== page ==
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Health Departments Respond to H1N1 through Twitter, Facebook

December 14, 2009
Computer chipStaying on Top of the Tech Curve: Using Social Media Tools during the H1N1 Response

Become a “fan” of your local health department on Facebook or follow its “tweets” on Twitter. In response to H1N1, some local health departments (LHDs) started using social media to provide up-to-the-minute information, including flu clinic schedules and mortality reports.

With lower staffing levels and decreased funding, some LHDs see social media technology as a quick and inexpensive way to communicate with residents.

As shipments of H1N1 vaccine arrive, health departments can post notices about availability to certain priority groups and clinic schedules. Social media tools have also become an effective way to reach a younger audience, especially 18- to 24-year olds who fall into one of the Centers for Disease Control and Prevention (CDC) priority groups for H1N1 vaccinations. 

Since tweets from Twitter can be sent to cell phones as text messages, it has also become an easy way to reach mobile locations. This year, researchers at the University of California at Davis found that sending text message reminders about applying sunscreen helped increase sun protection among the message recipients.

The impact that social media has had during the H1N1 public health emergency has not been measured, but has been adopted as a strategy for quickly disseminating H1N1 and other health information.

Contra Costa Health Services in California

The swine flu gave Contra Costa Health Services (CCHS) the opportunity to put some new social media into place. It proved very successful according to Katie Fowlie, Communications Officer for CCHS. “We felt like it was an excellent tool for interacting with the press and the public," she said. "We find that they are a great way to push traffic to our site or highlight specific, timely initiatives.”

When introducing social media technology in public health departments, Fowlie recommends presenting Web 2.0 as part of a larger communication strategy—not a replacement or alternative. CCHS spent time developing a very clear policy regarding use and content to ensure quality control. Fowlie said that the best thing about these tools is that they are free and easy to use. 

Some of CCHS'' recent tweets and posts included announcements on the expansion of groups eligible for vaccine, a call for volunteers at flu clinics, food handling tips, flu clinic schedules, and statistics regarding fatalities and hospitalizations.

  • Population: 1,041,498
  • Twitter account @cocohealth: over 500 followers
  • Facebook profile: over 200 fans
Howard County Health Department in Maryland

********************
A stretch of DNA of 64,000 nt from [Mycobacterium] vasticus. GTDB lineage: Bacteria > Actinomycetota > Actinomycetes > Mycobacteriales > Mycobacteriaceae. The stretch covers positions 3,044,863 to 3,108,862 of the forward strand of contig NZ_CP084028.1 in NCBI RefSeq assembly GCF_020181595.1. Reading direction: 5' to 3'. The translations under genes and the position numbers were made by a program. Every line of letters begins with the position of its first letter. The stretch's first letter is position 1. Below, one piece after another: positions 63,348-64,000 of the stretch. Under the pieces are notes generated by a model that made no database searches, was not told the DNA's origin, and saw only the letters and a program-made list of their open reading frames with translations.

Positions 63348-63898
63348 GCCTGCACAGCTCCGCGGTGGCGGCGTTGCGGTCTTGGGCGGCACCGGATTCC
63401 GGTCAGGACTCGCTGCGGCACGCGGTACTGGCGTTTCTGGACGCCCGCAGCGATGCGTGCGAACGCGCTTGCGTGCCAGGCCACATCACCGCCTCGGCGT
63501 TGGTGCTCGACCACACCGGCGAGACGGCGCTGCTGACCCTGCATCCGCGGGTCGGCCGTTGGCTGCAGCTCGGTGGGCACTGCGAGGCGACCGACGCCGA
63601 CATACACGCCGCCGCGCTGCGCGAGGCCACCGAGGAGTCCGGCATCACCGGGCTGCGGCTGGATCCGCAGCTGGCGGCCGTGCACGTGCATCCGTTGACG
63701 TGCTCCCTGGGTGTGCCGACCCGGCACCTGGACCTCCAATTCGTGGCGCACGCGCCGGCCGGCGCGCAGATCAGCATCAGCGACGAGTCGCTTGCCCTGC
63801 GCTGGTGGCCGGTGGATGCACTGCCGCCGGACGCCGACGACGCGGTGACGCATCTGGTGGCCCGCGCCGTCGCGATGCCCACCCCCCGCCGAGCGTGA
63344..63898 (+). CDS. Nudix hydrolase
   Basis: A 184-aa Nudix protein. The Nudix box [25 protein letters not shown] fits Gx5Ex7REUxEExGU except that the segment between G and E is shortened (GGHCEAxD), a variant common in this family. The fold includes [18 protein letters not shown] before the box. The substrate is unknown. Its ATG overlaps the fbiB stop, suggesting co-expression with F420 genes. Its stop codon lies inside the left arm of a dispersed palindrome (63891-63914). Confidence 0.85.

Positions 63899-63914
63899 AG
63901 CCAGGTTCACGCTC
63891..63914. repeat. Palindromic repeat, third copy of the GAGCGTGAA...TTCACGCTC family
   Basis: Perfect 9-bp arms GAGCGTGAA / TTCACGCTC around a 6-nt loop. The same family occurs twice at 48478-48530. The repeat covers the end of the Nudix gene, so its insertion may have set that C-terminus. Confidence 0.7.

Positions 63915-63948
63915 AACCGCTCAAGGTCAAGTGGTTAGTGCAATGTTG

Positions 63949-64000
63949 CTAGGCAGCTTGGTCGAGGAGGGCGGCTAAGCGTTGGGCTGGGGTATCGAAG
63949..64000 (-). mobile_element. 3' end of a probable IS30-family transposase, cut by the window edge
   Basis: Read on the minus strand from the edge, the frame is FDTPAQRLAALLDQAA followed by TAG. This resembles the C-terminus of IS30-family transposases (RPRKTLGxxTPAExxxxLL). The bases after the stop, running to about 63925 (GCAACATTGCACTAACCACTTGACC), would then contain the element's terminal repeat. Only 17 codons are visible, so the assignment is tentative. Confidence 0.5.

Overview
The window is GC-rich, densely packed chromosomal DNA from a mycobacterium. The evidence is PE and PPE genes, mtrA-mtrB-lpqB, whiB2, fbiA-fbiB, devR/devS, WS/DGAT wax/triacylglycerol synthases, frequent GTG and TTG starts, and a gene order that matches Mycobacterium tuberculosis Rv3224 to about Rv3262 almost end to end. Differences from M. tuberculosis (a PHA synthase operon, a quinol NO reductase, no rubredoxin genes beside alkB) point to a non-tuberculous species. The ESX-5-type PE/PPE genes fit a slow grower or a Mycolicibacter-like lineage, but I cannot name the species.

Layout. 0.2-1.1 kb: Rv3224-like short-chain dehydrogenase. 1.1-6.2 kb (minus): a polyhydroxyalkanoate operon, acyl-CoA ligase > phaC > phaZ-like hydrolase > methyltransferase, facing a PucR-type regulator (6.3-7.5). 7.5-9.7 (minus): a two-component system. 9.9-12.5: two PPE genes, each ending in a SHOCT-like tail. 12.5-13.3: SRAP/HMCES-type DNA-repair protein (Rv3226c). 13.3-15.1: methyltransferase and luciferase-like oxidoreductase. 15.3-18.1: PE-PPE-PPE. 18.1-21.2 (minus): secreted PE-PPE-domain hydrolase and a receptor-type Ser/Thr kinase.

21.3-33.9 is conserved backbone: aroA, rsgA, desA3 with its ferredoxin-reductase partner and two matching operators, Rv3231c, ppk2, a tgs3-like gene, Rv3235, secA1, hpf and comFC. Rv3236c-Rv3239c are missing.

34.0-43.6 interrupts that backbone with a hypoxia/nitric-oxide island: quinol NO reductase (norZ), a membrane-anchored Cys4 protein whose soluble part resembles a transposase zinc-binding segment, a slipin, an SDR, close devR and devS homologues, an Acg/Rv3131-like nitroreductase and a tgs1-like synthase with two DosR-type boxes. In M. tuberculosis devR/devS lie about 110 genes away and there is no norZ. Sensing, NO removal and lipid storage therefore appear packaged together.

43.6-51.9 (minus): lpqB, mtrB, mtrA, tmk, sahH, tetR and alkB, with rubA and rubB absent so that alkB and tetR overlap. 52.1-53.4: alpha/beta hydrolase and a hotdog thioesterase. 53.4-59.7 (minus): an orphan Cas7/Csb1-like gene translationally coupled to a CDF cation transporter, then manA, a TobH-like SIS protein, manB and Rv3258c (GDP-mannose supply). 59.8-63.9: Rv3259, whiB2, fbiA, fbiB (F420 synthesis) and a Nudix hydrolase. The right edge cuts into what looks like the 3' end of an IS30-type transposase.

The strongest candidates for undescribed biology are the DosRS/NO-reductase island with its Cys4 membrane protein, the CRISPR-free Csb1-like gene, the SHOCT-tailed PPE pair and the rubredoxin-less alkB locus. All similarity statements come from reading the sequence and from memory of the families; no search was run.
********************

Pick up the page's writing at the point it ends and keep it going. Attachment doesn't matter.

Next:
Howard County used Twitter and Facebook as tools to reach one of the CDC target groups for H1N1 vaccination—college students. “Many of them do want to be vaccinated and are often not plugged into the media outlets that many health departments choose to use,” said Claire Hutchinson, Communications Specialist with Howard County Health Department.

County health officials decided to host a clinic at  the county’s largest college, Howard County Community College, where 7,000 students are enrolled. With the college’s help, they sent mass e-mails and text messages to students about the on-campus clinic, in addition to posting Twitter and Facebook updates. In a two-day clinic in November, approximately 2,500 young people in the priority groups were vaccinated. 

“As a side effect, we have also begun to use Facebook and Twitter as a means for communicating to the public at large,” said Hutchinson.

Fairfax County Health Department in Virginia

The Fairfax County Health Department let their constituents know about H1N1 vaccine clinic wait times by tweeting. They used social media as an interactive tool, taking comments and questions online.

On one recent Saturday, posts to Facebook and Twitter started at six in the morning, followed by almost a dozen posts throughout the day that provided real-time updates of vaccine clinics that were still open with approximate wait times. 

They also launched a YouTube site with videos about flu season safety tips, flu vaccine shipments, and clinics.

“We use social media tools to meet a larger strategy—publish on platforms people are using everyday to connect with them and remain relevant,” said Greg Licamele, Online Communications Director. 

According to Licamele, more than 1,500 people joined Facebook and about 800 joined Twitter since the first mass clinic was held six weeks ago. He calls Fairfax County’s fans and followers “information ambassadors,” who help to spread information rapidly among their networks.

On social media sites, Licamele also stresses the importance of engaging people and answering their questions. His staff has taken the time to listen to feedback and addressed issues such as vaccine availability.  

Overall, the response has been positive with several residents commenting that they were lured to H1N1 vaccine clinics by Twitter tweets and Facebook updates promising no wait times. “I think our government has gained a little more trust and credibility with many of our residents because of our social media use,” said Licamele.

  • Population: 1,036,578
  • Twitter account @fairfaxcounty: over 1,800 followers
  • Facebook profile: over 2,600 fans

Has your local health department used social media as an outreach strategy? Tell us about it! Comment below, or e-mail H1N1info@naccho.org.


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See how the Salt Lake Valley Health Department in Utah uses social media tools like Twitter and Facebook to communicate H1N1 information in this video